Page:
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Michigan: Sale of an Information Subscription Service is not a Taxable Sale




by:
McDonald Hopkins LLC - Cleveland Office

 
June 24, 2014

Previously published on June 19, 2014

On May 13, 2014, the Michigan Court of Appeals rendered an opinion of significance to businesses in the database subscription industry, and to a somewhat lesser extent, the software industry (Thompson Reuters Inc. v. Dept. of Treasury, No. 90-345 (Mich. Ct. App. May 13, 2014)). Thompson analyzed the proper treatment of sales of subscriptions to an information service for use (and, by analogy, sales) tax purposes.

Factual summary and procedural background

The plaintiff, Thompson Reuters Inc. (“Thompson”), sold information products during the relevant period. These products included CD-ROM computer software and online-research products and tools. At issue was one of these products named Checkpoint. Checkpoint is an online tax and accounting research program that provides subscribers access to information. Subscribers of Checkpoint can search and retrieve up-to-date sources, browse compiled topical information, and click on links between sources. Access to the information on Checkpoint can be accessed through a web browser.

In 2009, the defendant, the Michigan Department of Treasury (the “Department”), conducted an audit of Thompson’s business for the period April 2004 through December 2007. The Department assessed Thompson a use tax deficiency of $814,260, inclusive of interest, as a result of this audit. The Department determined that Thompson’s sale of Checkpoint subscriptions constituted the sale of taxable “prewritten computer software.”

Thompson disputed the assessment in the Michigan Court of Claims. The Court of Claims granted the Department’s motion for summary disposition. The Court of Claims reasoned that this case involved an evolution of services and because this product was taxable when it was sold in book or CD format, it remained taxable. The Court of Claims further held that the primary object in selling subscriptions was the sale of tangible personal property because what the customers wanted was “information,” which was “tangible personal property.” Thompson appealed the Court of Claims’ decision to the Court of Appeals (the “Appeals Court”).

Appeals Court analysis

The Appeals Court reviewed the Court of Claims’ decision granting summary disposition de novo (i.e., anew or considering the action for the first time without deference to the Court of Claims).

Under the Michigan Use Tax Act (UTA), use tax is generally imposed on the privilege of “using, storing, or consuming tangible personal property and is complimentary to the Michigan General Sales Tax Act, as it is designed to cover those transactions not subject to sales tax. As such, the taxes are mutually exclusive but complimentary and designed to assess an equal tax based on the purchase price of underlying property. Generally, use tax applies to tangible personal property, not to services, in Michigan. The UTA defines “tangible personal property” to include “prewritten computer software.” Computer software, under the UTA, is “a set of coded instructions designed to cause a computer or automatic data processing equipment to perform a task.”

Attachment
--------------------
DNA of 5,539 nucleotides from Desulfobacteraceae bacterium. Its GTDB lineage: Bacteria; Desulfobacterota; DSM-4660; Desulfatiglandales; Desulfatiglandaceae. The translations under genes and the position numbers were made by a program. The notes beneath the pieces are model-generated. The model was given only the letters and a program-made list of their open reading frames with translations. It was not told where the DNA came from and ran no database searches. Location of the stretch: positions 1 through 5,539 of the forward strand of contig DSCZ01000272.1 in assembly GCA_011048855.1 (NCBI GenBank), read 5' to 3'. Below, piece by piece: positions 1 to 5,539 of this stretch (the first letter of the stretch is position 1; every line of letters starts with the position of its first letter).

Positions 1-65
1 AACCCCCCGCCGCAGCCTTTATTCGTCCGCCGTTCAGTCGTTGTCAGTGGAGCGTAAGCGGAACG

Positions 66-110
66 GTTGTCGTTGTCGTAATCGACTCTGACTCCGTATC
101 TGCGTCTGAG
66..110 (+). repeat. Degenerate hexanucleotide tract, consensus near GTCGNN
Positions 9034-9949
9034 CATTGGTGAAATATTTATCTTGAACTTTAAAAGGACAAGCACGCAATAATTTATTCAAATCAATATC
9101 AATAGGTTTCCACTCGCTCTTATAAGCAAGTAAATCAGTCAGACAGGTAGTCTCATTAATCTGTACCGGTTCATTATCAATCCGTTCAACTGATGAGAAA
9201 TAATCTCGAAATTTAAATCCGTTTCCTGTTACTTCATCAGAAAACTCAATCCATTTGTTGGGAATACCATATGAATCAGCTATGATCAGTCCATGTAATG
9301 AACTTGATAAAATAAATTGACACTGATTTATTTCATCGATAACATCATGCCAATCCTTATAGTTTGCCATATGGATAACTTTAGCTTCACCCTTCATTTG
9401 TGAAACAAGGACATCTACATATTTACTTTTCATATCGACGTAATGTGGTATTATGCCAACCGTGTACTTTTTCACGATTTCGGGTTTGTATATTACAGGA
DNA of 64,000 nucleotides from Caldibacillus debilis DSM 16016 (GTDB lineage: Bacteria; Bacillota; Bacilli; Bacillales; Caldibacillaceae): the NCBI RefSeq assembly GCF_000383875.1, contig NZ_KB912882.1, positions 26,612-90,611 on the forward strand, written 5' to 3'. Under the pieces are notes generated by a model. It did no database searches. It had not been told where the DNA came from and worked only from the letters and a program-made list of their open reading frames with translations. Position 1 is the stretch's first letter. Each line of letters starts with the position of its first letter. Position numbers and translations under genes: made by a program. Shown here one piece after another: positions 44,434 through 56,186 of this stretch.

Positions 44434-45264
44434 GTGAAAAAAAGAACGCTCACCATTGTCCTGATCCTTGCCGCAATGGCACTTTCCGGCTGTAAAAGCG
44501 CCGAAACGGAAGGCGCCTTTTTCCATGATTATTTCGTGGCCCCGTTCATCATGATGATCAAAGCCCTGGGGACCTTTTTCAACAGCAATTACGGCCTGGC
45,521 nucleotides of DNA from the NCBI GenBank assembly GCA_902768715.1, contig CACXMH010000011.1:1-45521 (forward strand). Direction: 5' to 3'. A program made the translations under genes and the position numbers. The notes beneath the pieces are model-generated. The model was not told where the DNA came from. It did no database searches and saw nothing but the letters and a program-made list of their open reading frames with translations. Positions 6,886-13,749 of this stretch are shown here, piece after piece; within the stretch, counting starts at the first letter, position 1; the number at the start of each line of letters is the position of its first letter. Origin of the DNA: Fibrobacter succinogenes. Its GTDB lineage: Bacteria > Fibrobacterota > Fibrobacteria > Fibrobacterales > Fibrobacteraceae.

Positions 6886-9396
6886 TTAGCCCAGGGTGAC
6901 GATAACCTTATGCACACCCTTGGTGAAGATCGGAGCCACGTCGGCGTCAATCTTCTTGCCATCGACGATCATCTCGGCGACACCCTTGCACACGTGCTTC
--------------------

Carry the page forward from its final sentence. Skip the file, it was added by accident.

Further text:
However, there are times when a transaction involves the transfer of both tangible personal property and service. In such cases, the Michigan Supreme Court has adopted the “incidental to service test,” which is an evaluation of the entire transaction “to determine whether the transaction is principally a transfer of tangible personal property or a provision of a service." Catalina Mktg. Sales Corp. v. Dep't of Treasury, 470 Mich. 13, 24-25 (2004). In Thompson, the Appeals Court determined that any transfer of tangible personal property was incidental to the service. It reached this determination based on a number of factors, including:

  • Checkpoint subscribers sought access to up-to-date information relevant to their needs

  • Thompson’s clients sought the expert knowledge of Checkpoint’s content creators in synthesizing, compiling and organizing the materials, rendering their research more efficient

  • There was no evidence that even a de minimus amount of software transferred was the object of the transaction, or that customers sought to own or otherwise have responsibility for the prewritten computer software

  • The Checkpoint license agreement entitles users to access and use the Checkpoint program

Thompson holding and concluding thoughts

The Appeals Court ultimately found in favor of Thompson, as it determined the sale of subscriptions to Checkpoint (the transactions at issue), were primarily the provision of a service and not the transfer of tangible personal property. Therefore, the Appeals Court determined, the assessment of use tax on Thompson was improper.

One of the takeaways from this case is that it can be extremely valuable to involve tax counsel from an early stage in any tax case. Competent counsel can suggest an array of solutions, assist you in evaluating the costs and benefits of litigation, and craft a solution that fits your factual situation and needs.

In general, it remains the “wild west” on many matters of electronic commerce in the state tax arena, not to mention electronic subscription services specifically. Therefore, while a state tax department may have solidified its position on a particular matter, that position may not always be the correct or appropriate one.



 

The views expressed in this document are solely the views of the author and not Martindale-Hubbell. This document is intended for informational purposes only and is not legal advice or a substitute for consultation with a licensed legal professional in a particular case or circumstance.
 

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